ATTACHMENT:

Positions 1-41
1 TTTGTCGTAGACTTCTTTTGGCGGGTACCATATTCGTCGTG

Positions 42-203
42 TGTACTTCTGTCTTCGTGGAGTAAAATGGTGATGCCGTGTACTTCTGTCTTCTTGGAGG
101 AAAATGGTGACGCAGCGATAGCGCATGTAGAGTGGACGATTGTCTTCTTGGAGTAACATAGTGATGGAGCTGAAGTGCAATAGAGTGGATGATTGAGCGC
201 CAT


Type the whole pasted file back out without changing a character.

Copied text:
Positions 1-41
1 TTTGTCGTAGACTTCTTTTGGCGGGTACCATATTCGTCGTG

Positions 42-203
42 TGTACTTCTGTCTTCGTGGAGTAAAATGGTGATGCCGTGTACTTCTGTCTTCTTGGAGG
101 AAAATGGTGACGCAGCGATAGCGCATGTAGAGTGGACGATTGTCTTCTTGGAGTAACATAGTGATGGAGCTGAAGTGCAATAGAGTGGATGATTGAGCGC
201 CAT